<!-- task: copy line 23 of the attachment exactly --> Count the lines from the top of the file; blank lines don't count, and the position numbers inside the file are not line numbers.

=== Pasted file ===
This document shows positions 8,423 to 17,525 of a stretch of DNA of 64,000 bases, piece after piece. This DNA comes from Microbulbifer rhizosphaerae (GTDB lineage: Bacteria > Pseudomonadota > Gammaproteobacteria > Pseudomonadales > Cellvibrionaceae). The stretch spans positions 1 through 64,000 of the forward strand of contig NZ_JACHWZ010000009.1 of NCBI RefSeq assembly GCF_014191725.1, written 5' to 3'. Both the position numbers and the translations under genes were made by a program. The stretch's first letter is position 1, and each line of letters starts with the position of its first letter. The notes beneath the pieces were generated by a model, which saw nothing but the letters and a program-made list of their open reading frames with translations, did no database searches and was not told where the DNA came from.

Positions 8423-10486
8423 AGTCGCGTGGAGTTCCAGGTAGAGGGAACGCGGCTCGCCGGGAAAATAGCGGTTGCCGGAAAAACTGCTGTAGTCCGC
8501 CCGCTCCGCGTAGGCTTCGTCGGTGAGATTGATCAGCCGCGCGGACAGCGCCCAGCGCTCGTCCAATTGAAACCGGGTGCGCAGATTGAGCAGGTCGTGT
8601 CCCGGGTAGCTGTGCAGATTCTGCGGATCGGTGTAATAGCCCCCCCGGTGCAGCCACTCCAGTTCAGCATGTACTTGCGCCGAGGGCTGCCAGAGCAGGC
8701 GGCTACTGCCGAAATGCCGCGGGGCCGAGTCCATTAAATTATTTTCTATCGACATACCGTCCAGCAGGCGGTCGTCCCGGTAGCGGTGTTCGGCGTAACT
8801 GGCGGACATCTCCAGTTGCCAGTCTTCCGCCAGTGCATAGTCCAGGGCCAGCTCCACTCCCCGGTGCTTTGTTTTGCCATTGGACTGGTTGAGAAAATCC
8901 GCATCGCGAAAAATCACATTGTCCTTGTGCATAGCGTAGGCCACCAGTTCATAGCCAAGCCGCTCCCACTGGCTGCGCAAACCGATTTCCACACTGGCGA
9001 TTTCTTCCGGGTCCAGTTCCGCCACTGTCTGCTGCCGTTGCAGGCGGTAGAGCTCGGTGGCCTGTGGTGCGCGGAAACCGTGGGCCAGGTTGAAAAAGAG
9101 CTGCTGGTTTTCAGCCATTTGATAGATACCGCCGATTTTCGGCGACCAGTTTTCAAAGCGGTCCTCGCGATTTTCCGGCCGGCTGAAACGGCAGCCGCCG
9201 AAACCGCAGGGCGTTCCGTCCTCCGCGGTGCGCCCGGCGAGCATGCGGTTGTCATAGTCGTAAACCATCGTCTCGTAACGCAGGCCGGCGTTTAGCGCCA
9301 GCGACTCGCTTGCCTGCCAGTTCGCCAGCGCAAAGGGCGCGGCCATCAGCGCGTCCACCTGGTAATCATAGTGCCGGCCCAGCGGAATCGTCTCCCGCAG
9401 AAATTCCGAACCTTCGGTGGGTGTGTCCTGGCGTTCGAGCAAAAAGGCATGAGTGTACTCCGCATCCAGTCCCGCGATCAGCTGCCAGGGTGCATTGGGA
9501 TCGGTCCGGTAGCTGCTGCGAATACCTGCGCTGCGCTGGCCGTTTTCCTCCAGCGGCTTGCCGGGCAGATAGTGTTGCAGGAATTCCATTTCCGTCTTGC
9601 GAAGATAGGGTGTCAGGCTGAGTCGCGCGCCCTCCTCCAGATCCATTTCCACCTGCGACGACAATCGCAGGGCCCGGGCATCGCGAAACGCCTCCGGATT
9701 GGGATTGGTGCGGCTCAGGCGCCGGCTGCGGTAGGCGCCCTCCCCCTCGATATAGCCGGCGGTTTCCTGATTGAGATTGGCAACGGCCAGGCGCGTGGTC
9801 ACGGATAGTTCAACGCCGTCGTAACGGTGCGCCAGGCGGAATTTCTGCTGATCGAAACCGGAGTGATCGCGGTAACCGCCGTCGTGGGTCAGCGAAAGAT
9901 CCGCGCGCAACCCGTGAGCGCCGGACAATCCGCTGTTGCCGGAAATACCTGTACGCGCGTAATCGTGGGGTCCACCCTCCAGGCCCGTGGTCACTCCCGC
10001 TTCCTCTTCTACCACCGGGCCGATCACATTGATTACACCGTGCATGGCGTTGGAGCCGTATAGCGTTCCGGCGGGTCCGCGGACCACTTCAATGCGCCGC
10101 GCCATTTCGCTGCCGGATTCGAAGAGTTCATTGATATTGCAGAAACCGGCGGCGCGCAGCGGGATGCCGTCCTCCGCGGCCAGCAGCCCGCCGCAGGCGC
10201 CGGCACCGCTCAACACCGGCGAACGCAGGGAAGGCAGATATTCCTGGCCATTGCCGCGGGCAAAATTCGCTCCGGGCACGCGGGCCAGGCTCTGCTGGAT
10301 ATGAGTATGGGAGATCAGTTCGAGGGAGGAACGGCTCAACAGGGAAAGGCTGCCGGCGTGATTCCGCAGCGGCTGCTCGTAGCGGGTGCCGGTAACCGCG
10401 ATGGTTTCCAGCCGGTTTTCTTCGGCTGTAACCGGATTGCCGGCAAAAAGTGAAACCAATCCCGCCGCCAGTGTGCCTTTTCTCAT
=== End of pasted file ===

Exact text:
10401 ATGGTTTCCAGCCGGTTTTCTTCGGCTGTAACCGGATTGCCGGCAAAAAGTGAAACCAATCCCGCCGCCAGTGTGCCTTTTCTCAT